Are either of these plants addictive? Guatemalan ceremonial cacao is said to have little to no caffeine (a highly-addictive substance). The active compound in cacao (theobromine) bestows focus, motivation, and a sustained energy without any crash or cravings.

Cannabis isn’t physically addictive. There’s no withdrawal like with tobacco, for example. However, cannabis use can easily become habitual. That may not be much of a physical concern, but there are mental, emotional, and even spiritual factors to consider.

In fact, the process of working with any plant medicine can be thought of like a relationship—a sustained interaction with another locus of consciousness.

This relationship we have is one place where the two plants differ quite a bit:

Cannabis is known as a “master plant,” and its psychological effects can be hard to track. It may present itself like a friend or lover who makes up for what we’re missing, or what we’ve lost in real human connection. But because of its stronger amplification and mental looping, it can make that real human connection and communication more confusing.

This is an uncommon view of addiction: when something appears to provide a solution to a problem it’s actually creating, to paraphrase David Foster Wallace.

To further the relationship metaphor, cannabis often acts more like a jealous lover who wants devotees. Cacao, on the other hand, isn’t so much a master plant, as it is a “plant ally.” It seems to want us to be more tuned into our independent path of purpose and meaning.

Like some other plant medicines, cacao can even have a reverse tolerance—meaning that over time, ingesting less cacao could have the same (or even greater) effect. And if we’re consuming too much, cacao lets us know through subtle embodied sensations—not quite anxiety, but something like a mildly-frazzled energy.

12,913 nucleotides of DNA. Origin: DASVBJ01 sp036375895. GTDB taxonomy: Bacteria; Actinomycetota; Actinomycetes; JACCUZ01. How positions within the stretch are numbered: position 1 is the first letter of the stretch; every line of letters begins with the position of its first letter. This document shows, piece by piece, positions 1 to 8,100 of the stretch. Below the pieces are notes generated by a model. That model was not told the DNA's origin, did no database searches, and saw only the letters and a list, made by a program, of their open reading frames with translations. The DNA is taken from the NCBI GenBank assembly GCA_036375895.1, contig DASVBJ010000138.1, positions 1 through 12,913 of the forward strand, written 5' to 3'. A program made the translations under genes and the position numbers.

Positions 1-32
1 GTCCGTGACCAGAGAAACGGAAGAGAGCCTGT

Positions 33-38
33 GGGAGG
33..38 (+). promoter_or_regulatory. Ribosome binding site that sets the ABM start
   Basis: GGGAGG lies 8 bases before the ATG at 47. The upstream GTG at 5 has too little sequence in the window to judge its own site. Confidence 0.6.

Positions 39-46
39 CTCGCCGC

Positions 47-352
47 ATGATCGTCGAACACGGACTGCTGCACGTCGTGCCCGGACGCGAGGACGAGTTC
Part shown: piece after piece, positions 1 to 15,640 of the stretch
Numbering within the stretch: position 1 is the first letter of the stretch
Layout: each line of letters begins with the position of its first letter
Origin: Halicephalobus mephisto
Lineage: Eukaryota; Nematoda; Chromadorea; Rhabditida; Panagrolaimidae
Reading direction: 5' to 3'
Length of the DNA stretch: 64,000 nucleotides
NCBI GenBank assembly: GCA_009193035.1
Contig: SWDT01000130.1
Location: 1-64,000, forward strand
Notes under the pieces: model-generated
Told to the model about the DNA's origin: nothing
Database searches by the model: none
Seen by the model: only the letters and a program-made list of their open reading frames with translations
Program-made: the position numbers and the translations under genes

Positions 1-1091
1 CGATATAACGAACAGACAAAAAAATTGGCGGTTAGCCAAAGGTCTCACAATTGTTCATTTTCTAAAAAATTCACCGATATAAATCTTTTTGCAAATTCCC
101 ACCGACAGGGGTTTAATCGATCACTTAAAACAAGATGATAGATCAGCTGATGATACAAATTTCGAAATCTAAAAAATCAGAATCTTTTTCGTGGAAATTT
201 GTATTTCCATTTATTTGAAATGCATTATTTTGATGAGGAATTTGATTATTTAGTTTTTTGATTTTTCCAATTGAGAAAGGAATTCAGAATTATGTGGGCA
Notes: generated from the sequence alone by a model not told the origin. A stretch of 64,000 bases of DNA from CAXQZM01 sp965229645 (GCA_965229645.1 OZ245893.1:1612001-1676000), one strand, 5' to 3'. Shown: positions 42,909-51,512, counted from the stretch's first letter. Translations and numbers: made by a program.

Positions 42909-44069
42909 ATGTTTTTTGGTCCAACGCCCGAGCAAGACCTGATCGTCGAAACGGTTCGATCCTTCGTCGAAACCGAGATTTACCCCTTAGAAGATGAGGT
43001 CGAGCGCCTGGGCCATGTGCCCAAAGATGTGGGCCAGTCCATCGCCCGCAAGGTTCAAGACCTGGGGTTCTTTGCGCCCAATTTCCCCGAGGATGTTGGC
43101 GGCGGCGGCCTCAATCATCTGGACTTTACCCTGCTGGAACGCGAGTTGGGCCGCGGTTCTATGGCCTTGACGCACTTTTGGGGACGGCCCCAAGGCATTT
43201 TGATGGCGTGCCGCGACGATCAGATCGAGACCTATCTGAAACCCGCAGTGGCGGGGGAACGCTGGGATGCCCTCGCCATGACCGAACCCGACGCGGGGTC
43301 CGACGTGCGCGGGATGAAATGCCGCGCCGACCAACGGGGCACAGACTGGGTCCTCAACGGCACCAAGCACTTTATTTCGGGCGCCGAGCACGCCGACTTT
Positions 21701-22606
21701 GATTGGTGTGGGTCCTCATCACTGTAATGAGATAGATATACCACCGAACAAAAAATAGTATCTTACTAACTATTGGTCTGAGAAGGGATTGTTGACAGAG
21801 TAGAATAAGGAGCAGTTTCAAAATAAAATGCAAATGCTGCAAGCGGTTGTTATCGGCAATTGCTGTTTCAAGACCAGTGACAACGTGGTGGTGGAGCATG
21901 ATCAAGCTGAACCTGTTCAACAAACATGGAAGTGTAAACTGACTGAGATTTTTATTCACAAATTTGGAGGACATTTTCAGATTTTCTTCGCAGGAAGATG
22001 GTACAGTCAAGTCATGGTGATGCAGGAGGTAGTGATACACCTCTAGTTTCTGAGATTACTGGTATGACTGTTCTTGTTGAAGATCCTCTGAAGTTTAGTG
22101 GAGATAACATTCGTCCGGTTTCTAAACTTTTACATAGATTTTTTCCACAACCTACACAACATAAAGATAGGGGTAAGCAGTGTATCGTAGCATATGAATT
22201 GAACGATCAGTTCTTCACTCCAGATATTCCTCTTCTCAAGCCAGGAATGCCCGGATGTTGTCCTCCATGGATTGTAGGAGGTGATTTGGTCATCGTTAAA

So in a way, cacao models an interdependent relationship, where both entities are holding their own weight and able to share that weight in a conscious dance.

I want to be clear that I support the legalization of cannabis.

States that legalize and tax cannabis reap large amounts of funding for social programs that would otherwise get lost to the black market, and end up fueling drug cartel activity.

It’s ridiculous that anyone would ever be sent to prison for anything having to do with cannabis. And we must acknowledge that people of color are disproportionately targeted for that very type of punishment.

This isn’t a statement of moral judgment or a final conclusion on which plant is better. I firmly believe that different things work for different people at different times.

Yet, it’s time to evolve the conversation about plant medicines and get clear on the fine particulars of what they actually do.

While there are some general patterns, only you can decide what’s right for you.

Ultimately no plant heals or cures us—just like no other human can.

We are each responsible for our own holistic well-being.

So let’s take responsibility for which plants we allow into our system at which times, and practice radical self-honesty regarding when something is working for us and when it’s not.

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Nick Meador